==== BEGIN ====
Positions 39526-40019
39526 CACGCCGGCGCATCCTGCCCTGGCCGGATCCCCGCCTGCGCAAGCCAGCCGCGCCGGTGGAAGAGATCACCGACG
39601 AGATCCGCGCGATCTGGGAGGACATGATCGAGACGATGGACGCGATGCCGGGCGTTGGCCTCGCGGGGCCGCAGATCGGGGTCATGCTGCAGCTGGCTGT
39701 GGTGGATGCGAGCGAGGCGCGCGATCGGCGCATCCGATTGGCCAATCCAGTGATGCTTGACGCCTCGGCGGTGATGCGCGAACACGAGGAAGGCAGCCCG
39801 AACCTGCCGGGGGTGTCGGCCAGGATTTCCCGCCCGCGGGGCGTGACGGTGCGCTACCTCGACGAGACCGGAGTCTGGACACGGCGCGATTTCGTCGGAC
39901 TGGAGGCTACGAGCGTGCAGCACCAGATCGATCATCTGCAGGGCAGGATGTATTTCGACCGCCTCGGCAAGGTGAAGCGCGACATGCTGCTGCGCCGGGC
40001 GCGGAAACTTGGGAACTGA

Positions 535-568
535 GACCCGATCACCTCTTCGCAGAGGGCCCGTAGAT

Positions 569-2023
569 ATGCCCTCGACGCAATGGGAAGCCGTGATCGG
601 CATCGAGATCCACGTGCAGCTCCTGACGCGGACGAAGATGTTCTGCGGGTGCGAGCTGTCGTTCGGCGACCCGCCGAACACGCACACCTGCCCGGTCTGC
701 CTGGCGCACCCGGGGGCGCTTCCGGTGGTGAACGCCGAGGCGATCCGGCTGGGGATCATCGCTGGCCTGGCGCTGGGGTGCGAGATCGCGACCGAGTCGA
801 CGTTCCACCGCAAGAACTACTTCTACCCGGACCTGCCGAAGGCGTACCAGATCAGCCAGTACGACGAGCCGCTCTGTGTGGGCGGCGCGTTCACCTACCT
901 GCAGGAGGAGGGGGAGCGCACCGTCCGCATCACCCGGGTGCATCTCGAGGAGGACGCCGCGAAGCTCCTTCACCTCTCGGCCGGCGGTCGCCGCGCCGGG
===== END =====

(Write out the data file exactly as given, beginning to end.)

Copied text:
Positions 39526-40019
39526 CACGCCGGCGCATCCTGCCCTGGCCGGATCCCCGCCTGCGCAAGCCAGCCGCGCCGGTGGAAGAGATCACCGACG
39601 AGATCCGCGCGATCTGGGAGGACATGATCGAGACGATGGACGCGATGCCGGGCGTTGGCCTCGCGGGGCCGCAGATCGGGGTCATGCTGCAGCTGGCTGT
39701 GGTGGATGCGAGCGAGGCGCGCGATCGGCGCATCCGATTGGCCAATCCAGTGATGCTTGACGCCTCGGCGGTGATGCGCGAACACGAGGAAGGCAGCCCG
39801 AACCTGCCGGGGGTGTCGGCCAGGATTTCCCGCCCGCGGGGCGTGACGGTGCGCTACCTCGACGAGACCGGAGTCTGGACACGGCGCGATTTCGTCGGAC
39901 TGGAGGCTACGAGCGTGCAGCACCAGATCGATCATCTGCAGGGCAGGATGTATTTCGACCGCCTCGGCAAGGTGAAGCGCGACATGCTGCTGCGCCGGGC
40001 GCGGAAACTTGGGAACTGA

Positions 535-568
535 GACCCGATCACCTCTTCGCAGAGGGCCCGTAGAT

Positions 569-2023
569 ATGCCCTCGACGCAATGGGAAGCCGTGATCGG
601 CATCGAGATCCACGTGCAGCTCCTGACGCGGACGAAGATGTTCTGCGGGTGCGAGCTGTCGTTCGGCGACCCGCCGAACACGCACACCTGCCCGGTCTGC
701 CTGGCGCACCCGGGGGCGCTTCCGGTGGTGAACGCCGAGGCGATCCGGCTGGGGATCATCGCTGGCCTGGCGCTGGGGTGCGAGATCGCGACCGAGTCGA
801 CGTTCCACCGCAAGAACTACTTCTACCCGGACCTGCCGAAGGCGTACCAGATCAGCCAGTACGACGAGCCGCTCTGTGTGGGCGGCGCGTTCACCTACCT
901 GCAGGAGGAGGGGGAGCGCACCGTCCGCATCACCCGGGTGCATCTCGAGGAGGACGCCGCGAAGCTCCTTCACCTCTCGGCCGGCGGTCGCCGCGCCGGG